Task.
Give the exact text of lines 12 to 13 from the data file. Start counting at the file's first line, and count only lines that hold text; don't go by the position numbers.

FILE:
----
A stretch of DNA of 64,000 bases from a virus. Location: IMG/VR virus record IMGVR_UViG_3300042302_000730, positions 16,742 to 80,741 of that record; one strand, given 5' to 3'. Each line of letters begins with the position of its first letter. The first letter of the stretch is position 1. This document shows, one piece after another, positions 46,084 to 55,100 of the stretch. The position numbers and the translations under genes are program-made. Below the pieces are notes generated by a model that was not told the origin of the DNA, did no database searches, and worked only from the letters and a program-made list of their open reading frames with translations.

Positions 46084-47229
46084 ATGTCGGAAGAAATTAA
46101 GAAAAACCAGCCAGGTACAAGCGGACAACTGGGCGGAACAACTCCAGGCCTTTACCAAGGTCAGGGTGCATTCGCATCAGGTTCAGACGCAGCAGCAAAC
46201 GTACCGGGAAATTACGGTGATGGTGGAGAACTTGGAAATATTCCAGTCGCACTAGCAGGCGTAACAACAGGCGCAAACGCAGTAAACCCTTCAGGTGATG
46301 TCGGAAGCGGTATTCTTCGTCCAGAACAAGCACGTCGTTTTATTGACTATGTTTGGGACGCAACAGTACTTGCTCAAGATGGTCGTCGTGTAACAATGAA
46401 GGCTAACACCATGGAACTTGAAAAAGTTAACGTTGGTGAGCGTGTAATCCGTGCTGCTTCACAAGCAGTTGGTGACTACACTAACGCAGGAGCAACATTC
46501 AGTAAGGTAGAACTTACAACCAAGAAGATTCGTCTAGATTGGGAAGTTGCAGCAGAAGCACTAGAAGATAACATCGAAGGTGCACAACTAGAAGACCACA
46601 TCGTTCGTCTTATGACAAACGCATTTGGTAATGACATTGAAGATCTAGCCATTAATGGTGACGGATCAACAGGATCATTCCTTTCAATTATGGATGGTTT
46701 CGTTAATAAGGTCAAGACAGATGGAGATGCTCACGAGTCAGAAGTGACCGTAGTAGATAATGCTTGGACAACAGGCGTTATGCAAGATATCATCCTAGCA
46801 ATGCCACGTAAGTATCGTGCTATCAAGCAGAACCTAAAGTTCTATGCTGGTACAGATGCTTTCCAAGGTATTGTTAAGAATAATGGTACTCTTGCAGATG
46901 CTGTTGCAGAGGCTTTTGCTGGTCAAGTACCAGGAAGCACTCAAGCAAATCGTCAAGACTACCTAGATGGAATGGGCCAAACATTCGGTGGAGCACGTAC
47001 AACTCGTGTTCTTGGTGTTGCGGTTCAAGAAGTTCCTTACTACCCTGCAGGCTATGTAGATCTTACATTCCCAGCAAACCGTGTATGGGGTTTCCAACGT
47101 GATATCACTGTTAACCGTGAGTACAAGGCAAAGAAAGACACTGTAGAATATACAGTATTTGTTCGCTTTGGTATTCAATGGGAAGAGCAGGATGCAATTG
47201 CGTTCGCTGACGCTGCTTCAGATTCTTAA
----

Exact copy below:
46901 CTGTTGCAGAGGCTTTTGCTGGTCAAGTACCAGGAAGCACTCAAGCAAATCGTCAAGACTACCTAGATGGAATGGGCCAAACATTCGGTGGAGCACGTAC
47001 AACTCGTGTTCTTGGTGTTGCGGTTCAAGAAGTTCCTTACTACCCTGCAGGCTATGTAGATCTTACATTCCCAGCAAACCGTGTATGGGGTTTCCAACGT